Friday, October 10, 2014

How Many Watch Lists Do You Have?

Those are not 3D glasses, but they sure are awesome!
Entertained Gremlin here to talk about Watch Lists (WLs).  No, not the kind where there are movies involved.  Besides, everyone knows there are probably 10 movies worth watching every year in the USA - of which only 1 or 2 are worth paying the $30 to take yourself and your significant other(s) to.  Otherwise Netflix and or Redbox rule that roost, but I probably will see Gone Girl (its like getting a year's worth of Law and Order SVU) and the Hobbit Part III (cause I am a sucker for that).  I probably will get dragged to Hunger Games Part III, but that one is NOT on me.

I digress, WLs are an important part of dividend investing.  For me they are used to organize and track potential future investments.  Those investments might take place this year, in the near future, in 10 years or never.  They do a lot of the work for me in tracking the basics of several companies.  They go back in time and allow me to look up trends and historical norms.  They also allow me to quickly look up stocks in an industry that I might like to add to my account, especially to build in diversity as I go.

My key to using WLs effectively is to categorize stocks in a way that makes sense.  The brokerage I use (Sharebuilder), instantly creates a general WLs for stocks.  If you so desire you can add types of lists.  Currently, I have ten (10) different WLs created.  Is that a lot or too many, maybe, but it works for me.  I use it primarily for stocks I do not own, but I have included stocks from Loyal3 not yet merged into my main account.  What do my WLs have on them?  Glad you asked so here they are in alphabetical order:

Banks - A list of banks, pretty self-explanatory. Examples include: BK, BMO, BNS, OZRK, and MTB.

Bio and Technology - Biological and pharmilogical research companies and hi-tech players make up this list.  Neither one is full of enough players to merit its own list, and despite their differences as a science person I find they have more in common with each other than anyone else.  The list does also contain numerous healthcare players.  Examples include: A, ABT, BAX, CA, GSK, IBM, and MRK.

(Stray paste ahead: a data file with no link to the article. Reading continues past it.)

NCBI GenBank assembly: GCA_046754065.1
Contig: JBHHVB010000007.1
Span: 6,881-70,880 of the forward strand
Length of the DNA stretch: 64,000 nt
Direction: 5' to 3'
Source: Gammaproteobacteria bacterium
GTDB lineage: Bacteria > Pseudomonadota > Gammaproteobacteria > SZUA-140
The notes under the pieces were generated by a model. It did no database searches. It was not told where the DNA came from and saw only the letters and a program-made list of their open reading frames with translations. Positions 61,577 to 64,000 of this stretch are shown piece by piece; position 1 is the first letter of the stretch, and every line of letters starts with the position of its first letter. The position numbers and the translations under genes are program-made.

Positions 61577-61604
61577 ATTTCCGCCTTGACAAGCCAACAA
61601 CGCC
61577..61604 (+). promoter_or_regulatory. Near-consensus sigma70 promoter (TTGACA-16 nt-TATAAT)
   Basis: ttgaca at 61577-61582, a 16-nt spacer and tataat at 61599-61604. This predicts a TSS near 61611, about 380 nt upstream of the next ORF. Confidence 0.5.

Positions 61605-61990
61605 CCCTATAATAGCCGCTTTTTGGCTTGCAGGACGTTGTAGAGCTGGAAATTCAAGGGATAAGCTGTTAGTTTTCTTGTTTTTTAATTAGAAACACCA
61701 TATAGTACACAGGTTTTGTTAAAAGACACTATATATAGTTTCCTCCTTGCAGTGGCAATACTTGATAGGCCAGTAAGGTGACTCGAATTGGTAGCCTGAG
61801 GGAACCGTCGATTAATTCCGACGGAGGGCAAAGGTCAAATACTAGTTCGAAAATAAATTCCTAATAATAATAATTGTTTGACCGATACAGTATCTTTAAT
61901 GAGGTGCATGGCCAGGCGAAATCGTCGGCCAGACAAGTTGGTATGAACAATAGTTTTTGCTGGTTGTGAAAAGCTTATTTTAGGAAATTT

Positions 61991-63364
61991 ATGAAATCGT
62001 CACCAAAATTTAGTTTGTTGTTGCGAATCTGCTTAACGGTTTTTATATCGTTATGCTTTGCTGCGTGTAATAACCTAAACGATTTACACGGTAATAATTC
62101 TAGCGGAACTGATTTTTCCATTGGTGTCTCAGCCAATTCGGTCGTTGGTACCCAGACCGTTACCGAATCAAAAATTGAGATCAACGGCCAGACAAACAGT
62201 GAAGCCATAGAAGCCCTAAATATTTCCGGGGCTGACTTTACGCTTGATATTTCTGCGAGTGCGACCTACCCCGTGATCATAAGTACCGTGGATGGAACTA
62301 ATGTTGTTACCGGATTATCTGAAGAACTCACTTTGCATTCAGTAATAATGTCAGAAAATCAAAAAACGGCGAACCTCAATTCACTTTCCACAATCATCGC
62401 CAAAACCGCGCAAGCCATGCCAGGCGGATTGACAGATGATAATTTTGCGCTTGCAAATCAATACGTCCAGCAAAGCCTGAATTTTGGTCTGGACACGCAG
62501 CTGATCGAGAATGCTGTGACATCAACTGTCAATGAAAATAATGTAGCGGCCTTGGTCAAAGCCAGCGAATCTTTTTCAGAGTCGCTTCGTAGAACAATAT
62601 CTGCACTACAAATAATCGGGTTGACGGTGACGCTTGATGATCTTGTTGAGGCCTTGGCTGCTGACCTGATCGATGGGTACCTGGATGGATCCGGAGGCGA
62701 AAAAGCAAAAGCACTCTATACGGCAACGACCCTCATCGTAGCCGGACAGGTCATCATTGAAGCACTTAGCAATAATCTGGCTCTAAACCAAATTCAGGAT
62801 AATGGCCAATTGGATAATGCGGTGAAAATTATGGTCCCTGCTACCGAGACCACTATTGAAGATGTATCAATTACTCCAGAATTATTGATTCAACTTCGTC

Energy - Petroleum, coal, and natural gas can all be found here.  Example include: CVX, PSX, RDS.B, RIG, and XOM.

Food - You are what you eat, and what you own.  Examples include: CAG, CPB, GIS, SJM, and YUM.

General - What do you call everything else?  It also takes into account companies that span several industries.  Examples include: ADP, COH, MAR, OMC, and PM.

Industrials - The most unsexy stocks ever.  It includes basic materials, heavy manufacturing, and processing.  Nothing cool here, but excellent staying power.  Examples include: APD, CLX, DCI, DOW, MMM, and PX.

Insurance - Formerly with banks and part of the financial sector, but not quite the same as is the same with REITs.  All types of insurance are considered here from personal needs to large shipping, everything can be insured.  Examples include: AFL, AHL, CB, KCLI, LNC, and TRV.

REITs - Fomerly part of my bank list, REITs are part of the financial sector, yet they are their own animal.  Examples include: ARCP, DLR, HCP, and OHI.

Transportation and Equipment -Once a member of Industrials, it had to be split off because it is a very unique niche.  All types are considered here - Planes, Trains, and Automobiles.  Examples include: BA, CAT, DE, CSX, KSU, NSC, R, and UNP.

Utilities -Typically I do not like electric utilities, but those are included here along with my more favorable water, gas, and other utilities such as trash collection.  Electricity has a big hurdle ahead of it the next few decades, but the others are always in demand.  Telecom has some challenges, but looks like it will adjust nicely to the future - minus landlines.  Especially water in the arid Southwest and in the congested Northeast.  Examples include: AWR, MSEX, NJR, RSG, SO, VE, and VZ.